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What ‘no’ means – and what’s next under Sir Albert

What ‘no’ means – and what’s next under Sir Albert

🕔06.May 2012

At last, after 11 years of council gerrymandering, Birmingham voters have decided that the city should not be run by an elected mayor.

According to naysayers, the ‘No’ vote had always been on the cards. In a ‘consultative ballot’ held in 2001, the city’s electorate were quizzed over three types of governance: only 40% wanting an ‘elected mayor and cabinet’; another 13% wanting the now-defunct ‘elected mayor and council manager’ option; 46.4% backed the existing leader and cabinet system.

At the time, the city’s councillors felt this indicated little appetite for change and decided to keep things as they were – and so triggered a decade’s worth of accusations that they had stifled what had been an overall majority in favour of a mayor of some kind.

A mini-history lesson, perhaps, but an important one because this issue had long dogged Birmingham’s politics and badly needed a democratic, once-and-for-all resolution. The mayoral referendum result has now confirmed the people’s preference – 58% said ‘No’ – and so elected councillors will continue to select the city’s leader behind closed doors.

For some who wanted elected mayors, this means Birmingham, England’s biggest council, might struggle to be treated as the nation’s second city, trailing behind other cities whose elected mayors have the mandate to bang on Downing Street doors over local issues.

They also say that a directly-elected leader who everyone recognised would have improved democracy, because voters would have known who was responsible for the quality of services and therefore who to vote for every four years.

But opponents to elected mayors always worried about power-crazy candidates getting the job, warning this could be to the detriment of democracy.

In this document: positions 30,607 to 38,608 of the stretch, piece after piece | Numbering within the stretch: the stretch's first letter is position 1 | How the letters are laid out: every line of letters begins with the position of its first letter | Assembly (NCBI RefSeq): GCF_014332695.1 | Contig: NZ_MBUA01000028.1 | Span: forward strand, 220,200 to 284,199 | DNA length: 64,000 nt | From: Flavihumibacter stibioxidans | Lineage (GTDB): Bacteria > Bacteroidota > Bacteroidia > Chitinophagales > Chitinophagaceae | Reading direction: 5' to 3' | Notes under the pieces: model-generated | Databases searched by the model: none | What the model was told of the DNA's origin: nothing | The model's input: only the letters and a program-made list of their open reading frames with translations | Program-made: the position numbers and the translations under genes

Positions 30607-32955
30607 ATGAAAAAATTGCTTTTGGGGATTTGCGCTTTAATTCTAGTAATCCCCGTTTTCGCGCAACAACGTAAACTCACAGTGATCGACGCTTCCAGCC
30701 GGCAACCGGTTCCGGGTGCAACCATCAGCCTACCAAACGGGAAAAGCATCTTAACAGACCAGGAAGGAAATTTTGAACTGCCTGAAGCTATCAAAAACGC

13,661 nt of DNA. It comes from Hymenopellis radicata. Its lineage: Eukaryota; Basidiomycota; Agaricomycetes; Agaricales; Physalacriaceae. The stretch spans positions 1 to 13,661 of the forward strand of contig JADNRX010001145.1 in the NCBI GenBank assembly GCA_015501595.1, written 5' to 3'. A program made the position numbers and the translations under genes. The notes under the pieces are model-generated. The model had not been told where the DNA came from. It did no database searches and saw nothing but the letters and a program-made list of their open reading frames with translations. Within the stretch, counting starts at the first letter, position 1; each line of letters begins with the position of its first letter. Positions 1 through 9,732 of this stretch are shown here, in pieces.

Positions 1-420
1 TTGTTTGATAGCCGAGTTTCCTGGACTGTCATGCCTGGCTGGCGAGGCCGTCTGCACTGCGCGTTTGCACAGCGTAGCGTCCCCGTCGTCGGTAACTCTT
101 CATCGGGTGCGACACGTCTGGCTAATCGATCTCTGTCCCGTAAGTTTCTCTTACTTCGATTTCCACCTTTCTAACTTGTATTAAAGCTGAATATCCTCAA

In fairness, Birmingham’s traditional council leader for the last eight years has not done a bad job. Councillor Mike Whitby – who led the Tory-Lib Dem coalition until May 3 – presided over the development of New Street Station, Metro extension plans, a brand new £189 million library and other regeneration projects.

The problem is that in 2012, Birmingham requires far more than a smart city centre. It desperately needs better schools, thousands of new homes, fairer economic integration for a diverse population and tens of thousands of new jobs.

Birmingham’s Labour leader Sir Albert Bore had been in favour of an elected mayor to help attract inward investors from across the globe to help pay for all this. And so although his party has regained power, you might think he has a little egg on his face over the ‘no’ vote.

Not a bit of it, according to Sir Albert himself. He’s led the council and attracted huge European grants for regeneration projects before – and now relishes having a similar challenge again, albeit with hoped-for investment this time from the Far East.

With a new, 20-strong majority in Birmingham, Sir Albert will quickly forget about the elected mayor debacle. Let’s hope everyone else also puts it to one side. After been haunted by a dodgy ‘consultative ballot’ for 11 years, the city’s movers and shakers need to learn how to work better with the political system they’ve got.

Steve Dyson is a former editor of the Birmingham Mail, where he campaigned for a mayoral referendum to ‘Let the People Decide’. He is now a media consultant, trainer and journalist. More details at www.dysonmedia.co.uk

Image: Ambro / FreeDigitalPhotos.net

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